Since in general attacks on LWE work better for smaller secrets (see [3, 4] for a survey on current attacks) the tailcut will certainly influence the security level of the scheme. However, we are not aware of any detailed analysis whether short tails or certain statistical distances lead to better attacks. Moreover, a recent trend in latticebased cryptography is to move away from Gaussian to very small uniform distributions (e.g., \(1/0/1\)) [23, 41]. It is therefore not clear whether a sampler has to have a statistical distance of \(2^{80}\) or \(2^{100}\) (which is required for a worstcase to averagecase reductions) in order to withstand practical attacks. Moreover the parameter choices for the RingLWEEncrypt scheme and for most other practical latticebased schemes already sacrifice the worstcase to averagecase reduction in order to obtain practical parameters (i.e., small keys). As a consequence, we primarily implemented a \(\pm \lceil 2s \rceil \) bound sampler for straightforward comparison with the work by Göttert et al. [22] but also provide details and implementation results for larger sampler instantiations that support a much larger tail.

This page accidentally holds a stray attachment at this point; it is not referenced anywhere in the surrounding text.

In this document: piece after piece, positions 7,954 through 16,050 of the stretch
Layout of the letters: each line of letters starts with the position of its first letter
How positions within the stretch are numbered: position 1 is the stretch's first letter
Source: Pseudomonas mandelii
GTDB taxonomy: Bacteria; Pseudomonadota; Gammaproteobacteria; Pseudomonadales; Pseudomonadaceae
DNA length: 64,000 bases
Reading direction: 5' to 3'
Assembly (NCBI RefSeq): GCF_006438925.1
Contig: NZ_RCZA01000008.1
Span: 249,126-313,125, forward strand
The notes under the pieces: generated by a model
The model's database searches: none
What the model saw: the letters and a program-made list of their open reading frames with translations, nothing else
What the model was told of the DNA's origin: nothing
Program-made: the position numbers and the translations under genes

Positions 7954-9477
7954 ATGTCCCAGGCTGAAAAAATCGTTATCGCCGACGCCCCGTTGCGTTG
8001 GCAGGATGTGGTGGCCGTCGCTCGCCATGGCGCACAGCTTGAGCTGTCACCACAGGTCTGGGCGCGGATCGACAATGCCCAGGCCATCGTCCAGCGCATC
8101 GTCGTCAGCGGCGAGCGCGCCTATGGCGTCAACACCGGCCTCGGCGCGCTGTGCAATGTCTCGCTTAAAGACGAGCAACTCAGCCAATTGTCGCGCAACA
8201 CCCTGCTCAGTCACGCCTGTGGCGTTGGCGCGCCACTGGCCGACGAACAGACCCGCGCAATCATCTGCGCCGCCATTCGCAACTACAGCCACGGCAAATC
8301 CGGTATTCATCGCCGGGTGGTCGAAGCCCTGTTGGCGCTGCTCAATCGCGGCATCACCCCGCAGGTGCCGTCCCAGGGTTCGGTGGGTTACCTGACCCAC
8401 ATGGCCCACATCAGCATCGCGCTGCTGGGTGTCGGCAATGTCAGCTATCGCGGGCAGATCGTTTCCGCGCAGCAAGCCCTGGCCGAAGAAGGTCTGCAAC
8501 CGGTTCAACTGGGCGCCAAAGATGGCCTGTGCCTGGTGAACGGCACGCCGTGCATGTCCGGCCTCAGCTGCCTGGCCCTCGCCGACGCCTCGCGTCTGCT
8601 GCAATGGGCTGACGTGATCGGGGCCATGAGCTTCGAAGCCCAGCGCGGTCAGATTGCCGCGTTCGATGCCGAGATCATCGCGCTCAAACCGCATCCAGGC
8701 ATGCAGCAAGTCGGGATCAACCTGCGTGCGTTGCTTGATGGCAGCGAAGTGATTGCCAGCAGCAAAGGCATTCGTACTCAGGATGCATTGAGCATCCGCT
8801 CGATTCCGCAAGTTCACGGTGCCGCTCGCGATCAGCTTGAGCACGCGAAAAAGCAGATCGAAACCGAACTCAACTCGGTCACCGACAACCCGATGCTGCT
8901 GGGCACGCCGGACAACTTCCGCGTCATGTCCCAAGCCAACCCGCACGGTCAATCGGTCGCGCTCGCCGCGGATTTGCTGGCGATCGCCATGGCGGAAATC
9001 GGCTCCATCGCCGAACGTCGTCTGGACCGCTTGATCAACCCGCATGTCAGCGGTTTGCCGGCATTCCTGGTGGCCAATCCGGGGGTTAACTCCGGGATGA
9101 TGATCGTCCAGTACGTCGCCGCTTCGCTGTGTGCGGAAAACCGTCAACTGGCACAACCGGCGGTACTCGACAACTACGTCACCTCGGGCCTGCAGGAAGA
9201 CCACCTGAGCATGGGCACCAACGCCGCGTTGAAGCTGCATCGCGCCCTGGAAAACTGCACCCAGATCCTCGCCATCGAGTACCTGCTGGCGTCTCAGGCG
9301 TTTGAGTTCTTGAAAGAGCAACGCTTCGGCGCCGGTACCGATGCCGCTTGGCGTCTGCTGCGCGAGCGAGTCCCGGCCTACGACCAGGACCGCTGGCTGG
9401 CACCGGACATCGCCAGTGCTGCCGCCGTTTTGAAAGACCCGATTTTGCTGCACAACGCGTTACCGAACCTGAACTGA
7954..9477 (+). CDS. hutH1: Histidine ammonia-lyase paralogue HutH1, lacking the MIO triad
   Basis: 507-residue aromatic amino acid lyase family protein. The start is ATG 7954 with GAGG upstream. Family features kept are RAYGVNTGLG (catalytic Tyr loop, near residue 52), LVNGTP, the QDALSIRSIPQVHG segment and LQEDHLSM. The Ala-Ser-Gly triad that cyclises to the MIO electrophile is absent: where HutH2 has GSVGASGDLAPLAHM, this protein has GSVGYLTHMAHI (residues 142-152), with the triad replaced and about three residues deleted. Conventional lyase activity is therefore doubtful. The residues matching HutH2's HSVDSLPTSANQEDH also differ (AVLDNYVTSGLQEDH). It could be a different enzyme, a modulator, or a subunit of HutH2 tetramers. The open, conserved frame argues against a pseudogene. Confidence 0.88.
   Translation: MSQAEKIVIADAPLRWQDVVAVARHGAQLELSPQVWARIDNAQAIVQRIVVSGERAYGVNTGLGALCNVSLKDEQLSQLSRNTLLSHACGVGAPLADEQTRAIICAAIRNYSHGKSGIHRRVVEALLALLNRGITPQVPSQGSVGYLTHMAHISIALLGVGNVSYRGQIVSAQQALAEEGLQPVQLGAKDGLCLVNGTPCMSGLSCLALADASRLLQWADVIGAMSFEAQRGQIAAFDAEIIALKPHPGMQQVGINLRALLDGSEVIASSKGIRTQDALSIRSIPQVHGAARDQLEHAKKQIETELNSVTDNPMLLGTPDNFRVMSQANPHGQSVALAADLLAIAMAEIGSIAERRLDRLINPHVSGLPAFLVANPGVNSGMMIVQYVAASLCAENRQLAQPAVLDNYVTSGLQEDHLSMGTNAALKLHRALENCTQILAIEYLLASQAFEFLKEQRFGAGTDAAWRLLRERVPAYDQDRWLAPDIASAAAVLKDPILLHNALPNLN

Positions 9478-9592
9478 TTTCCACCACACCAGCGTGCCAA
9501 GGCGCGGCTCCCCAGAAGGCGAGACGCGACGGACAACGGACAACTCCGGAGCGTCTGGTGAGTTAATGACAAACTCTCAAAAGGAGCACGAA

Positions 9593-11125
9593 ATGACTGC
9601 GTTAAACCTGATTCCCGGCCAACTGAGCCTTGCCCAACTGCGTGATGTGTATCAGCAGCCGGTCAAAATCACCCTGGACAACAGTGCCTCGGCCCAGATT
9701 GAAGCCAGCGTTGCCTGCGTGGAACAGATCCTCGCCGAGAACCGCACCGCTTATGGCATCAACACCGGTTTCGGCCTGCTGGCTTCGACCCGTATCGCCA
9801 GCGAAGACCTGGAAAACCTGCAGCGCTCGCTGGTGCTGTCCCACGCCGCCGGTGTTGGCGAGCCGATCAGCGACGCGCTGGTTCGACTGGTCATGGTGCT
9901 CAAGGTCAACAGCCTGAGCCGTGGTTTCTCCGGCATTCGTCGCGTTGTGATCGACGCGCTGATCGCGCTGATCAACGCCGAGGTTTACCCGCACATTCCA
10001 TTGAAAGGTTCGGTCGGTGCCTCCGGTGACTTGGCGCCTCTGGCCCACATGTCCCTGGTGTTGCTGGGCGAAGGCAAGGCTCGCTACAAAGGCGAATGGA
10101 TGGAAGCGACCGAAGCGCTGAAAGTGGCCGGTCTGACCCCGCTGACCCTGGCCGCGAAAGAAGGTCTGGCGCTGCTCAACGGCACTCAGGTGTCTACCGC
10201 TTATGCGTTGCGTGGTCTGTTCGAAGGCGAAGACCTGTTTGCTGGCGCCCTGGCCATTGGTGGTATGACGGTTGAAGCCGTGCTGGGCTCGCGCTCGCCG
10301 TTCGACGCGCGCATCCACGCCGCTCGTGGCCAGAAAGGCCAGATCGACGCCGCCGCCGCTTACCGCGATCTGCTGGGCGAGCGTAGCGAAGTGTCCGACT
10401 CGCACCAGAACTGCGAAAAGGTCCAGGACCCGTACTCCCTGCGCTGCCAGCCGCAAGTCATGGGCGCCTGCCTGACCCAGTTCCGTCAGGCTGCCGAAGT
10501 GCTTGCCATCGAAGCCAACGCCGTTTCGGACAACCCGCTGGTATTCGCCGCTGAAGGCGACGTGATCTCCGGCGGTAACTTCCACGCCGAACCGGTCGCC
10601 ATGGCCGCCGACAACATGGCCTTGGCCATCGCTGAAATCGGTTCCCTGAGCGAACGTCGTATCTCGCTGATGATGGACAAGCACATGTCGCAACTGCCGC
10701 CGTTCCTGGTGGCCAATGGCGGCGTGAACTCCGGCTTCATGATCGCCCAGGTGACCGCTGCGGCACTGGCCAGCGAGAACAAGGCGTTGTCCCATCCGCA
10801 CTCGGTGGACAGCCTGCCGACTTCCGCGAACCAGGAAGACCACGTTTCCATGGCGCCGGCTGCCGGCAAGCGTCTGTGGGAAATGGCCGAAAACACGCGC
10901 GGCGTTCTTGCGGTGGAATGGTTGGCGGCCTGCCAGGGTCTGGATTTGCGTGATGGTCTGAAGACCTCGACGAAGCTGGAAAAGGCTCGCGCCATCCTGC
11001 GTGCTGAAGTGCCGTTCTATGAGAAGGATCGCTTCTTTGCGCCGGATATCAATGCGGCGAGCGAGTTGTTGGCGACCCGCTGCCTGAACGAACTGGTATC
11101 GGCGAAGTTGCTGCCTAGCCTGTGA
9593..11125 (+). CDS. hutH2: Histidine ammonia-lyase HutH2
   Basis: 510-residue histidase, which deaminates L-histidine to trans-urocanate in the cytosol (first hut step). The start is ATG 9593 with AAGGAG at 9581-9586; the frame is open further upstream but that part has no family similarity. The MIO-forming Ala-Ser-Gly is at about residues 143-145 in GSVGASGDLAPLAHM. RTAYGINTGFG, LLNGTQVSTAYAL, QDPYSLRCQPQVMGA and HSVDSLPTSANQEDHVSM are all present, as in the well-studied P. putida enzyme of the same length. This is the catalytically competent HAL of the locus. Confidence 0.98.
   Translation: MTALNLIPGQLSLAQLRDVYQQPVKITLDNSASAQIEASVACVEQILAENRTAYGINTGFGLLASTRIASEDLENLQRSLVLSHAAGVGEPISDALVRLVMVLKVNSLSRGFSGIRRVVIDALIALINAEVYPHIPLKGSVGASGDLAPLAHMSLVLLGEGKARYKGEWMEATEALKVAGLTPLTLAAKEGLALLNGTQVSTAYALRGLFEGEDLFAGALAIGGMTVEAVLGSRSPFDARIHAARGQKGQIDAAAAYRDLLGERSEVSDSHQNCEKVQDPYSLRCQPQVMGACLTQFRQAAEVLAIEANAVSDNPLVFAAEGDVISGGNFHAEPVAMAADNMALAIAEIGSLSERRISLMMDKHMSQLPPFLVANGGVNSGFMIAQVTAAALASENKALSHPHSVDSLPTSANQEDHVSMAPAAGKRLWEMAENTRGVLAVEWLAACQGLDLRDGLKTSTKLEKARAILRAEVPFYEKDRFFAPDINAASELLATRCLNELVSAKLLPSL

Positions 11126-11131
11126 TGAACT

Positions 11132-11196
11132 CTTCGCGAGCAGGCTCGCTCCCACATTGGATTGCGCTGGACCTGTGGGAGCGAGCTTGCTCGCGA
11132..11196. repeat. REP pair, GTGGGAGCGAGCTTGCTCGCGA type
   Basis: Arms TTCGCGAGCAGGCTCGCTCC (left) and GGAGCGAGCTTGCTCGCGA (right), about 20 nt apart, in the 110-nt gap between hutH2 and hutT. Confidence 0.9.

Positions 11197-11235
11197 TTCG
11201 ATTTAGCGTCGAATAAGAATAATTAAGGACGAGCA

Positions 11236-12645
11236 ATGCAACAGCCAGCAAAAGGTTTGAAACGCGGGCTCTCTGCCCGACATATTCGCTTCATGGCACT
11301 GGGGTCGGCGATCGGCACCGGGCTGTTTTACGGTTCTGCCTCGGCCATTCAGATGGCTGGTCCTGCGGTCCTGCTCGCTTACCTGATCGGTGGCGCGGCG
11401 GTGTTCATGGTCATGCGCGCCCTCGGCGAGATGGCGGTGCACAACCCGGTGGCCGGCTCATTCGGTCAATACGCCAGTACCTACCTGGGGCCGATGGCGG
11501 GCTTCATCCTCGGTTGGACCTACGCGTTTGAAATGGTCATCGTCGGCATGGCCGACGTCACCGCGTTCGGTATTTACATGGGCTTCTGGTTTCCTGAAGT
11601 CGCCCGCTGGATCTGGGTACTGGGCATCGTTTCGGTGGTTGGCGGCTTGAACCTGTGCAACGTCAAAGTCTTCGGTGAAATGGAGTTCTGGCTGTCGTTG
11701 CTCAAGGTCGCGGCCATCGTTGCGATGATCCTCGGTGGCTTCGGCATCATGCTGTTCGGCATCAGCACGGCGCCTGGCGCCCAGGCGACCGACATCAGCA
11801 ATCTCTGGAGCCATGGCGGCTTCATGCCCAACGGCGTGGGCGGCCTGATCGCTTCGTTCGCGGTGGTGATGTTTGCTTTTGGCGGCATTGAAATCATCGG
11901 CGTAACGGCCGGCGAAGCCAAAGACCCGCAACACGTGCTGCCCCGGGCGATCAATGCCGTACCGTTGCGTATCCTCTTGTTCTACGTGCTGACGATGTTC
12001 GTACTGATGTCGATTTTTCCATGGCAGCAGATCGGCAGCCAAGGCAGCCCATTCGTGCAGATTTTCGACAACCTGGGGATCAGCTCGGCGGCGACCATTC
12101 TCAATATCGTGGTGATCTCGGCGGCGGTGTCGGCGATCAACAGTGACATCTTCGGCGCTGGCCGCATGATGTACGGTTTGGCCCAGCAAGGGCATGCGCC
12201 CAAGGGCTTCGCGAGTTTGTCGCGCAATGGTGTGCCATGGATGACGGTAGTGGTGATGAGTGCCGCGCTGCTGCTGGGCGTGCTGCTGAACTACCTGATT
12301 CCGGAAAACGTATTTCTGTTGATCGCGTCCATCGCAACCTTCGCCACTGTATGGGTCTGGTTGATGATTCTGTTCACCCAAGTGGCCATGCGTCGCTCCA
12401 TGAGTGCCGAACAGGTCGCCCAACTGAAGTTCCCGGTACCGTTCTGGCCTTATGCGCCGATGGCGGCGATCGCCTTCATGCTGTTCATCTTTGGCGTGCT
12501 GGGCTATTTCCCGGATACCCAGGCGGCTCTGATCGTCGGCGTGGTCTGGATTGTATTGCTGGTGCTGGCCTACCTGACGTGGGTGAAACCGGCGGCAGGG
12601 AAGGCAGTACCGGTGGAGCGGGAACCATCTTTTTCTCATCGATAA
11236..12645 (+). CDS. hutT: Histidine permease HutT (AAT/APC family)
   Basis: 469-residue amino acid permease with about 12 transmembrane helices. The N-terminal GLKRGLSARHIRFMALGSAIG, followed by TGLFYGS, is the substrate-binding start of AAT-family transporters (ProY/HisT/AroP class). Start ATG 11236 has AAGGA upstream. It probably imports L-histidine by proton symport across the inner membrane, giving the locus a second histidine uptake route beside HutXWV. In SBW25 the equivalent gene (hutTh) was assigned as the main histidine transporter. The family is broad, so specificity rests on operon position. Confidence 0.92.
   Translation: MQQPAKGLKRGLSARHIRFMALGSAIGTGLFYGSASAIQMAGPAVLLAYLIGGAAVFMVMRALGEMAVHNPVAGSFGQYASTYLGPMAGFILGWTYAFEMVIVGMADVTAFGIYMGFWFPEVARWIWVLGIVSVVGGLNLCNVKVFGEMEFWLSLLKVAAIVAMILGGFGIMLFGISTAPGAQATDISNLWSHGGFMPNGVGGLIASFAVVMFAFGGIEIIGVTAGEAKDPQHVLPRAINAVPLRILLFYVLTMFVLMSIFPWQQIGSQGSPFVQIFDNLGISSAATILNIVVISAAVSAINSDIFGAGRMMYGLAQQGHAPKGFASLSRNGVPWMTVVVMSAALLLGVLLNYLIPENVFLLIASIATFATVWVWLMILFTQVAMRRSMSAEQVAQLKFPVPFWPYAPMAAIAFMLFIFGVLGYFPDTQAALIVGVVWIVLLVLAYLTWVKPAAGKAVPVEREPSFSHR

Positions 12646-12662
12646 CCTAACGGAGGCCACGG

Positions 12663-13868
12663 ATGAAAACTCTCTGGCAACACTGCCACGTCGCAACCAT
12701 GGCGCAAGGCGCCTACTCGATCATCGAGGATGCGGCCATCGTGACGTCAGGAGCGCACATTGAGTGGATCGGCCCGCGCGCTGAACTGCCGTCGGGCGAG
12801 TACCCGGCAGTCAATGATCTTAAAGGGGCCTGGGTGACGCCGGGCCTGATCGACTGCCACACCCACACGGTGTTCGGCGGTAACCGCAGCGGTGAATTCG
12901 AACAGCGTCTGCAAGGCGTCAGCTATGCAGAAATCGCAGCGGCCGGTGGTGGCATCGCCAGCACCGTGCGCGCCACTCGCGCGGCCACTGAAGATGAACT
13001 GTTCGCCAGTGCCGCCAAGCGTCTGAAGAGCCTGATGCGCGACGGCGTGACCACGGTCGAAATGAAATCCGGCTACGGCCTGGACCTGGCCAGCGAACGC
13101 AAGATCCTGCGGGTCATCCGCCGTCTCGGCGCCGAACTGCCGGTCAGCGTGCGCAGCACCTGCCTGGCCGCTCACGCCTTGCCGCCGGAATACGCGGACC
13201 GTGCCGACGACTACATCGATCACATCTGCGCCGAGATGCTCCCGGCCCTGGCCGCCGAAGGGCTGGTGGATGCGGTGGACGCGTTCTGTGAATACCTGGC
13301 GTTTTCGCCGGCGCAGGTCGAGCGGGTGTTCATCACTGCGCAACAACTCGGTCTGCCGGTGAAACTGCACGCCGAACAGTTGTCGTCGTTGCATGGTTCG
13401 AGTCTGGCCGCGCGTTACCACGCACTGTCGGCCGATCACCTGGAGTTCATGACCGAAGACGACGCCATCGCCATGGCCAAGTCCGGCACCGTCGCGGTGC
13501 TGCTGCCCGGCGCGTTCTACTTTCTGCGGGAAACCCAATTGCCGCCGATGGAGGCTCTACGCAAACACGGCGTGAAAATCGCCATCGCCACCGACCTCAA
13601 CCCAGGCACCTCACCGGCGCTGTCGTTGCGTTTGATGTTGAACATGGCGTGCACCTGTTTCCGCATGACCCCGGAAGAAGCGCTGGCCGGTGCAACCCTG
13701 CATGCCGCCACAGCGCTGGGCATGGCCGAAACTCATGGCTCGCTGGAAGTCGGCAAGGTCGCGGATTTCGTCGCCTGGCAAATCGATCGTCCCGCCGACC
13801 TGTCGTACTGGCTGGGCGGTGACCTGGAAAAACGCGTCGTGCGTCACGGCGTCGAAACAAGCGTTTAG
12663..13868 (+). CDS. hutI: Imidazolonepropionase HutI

2.3 Improving Efficiency
In this section we propose efficient modifications to RingLWEEncrypt to decrease the undesirable ciphertext expansion and the error rate at the same level of security.
Biterror rate for the encryption and decryption of 160,000,000 bytes of plaintext when cutting off a certain number \(x\) of least significant bits of every coefficient of \(c_2\) for the parameter set (\(n=256, q=7681, s=11.31\)) where \(u\) is the parameter of the additive threshold encoding (see Algorithm 1) and \(\pm \lceil 2s \rceil \) the tailcut bound. For a cutoff of 12 or 13 bits almost no message can be recovered.
u  Cutoff \(x\) bits  0  1  2  3  4  5  6  7  8  9  10  11 

1  Errors (\(10^{3}\))  46  46  45.5  45.6  46  46.5  48.6  56.1  94.4  381  5359  135771 
Error rate (\(10^{5}\))  3.59  3.59  3.56  3.57  3.59  3.63  3.80  4.38  7.38  29.81  418.7  10610  
2  Errors  26  20  26  27  23  21  21  32  71  957  125796  \(44\cdot 10^6\) 
Error rate (\(10^{8}\))  2.03  1.56  2.03  2.11  1.80  1.64  1.64  2.5  5.55  74.7  9830  \(34\cdot 10^5\)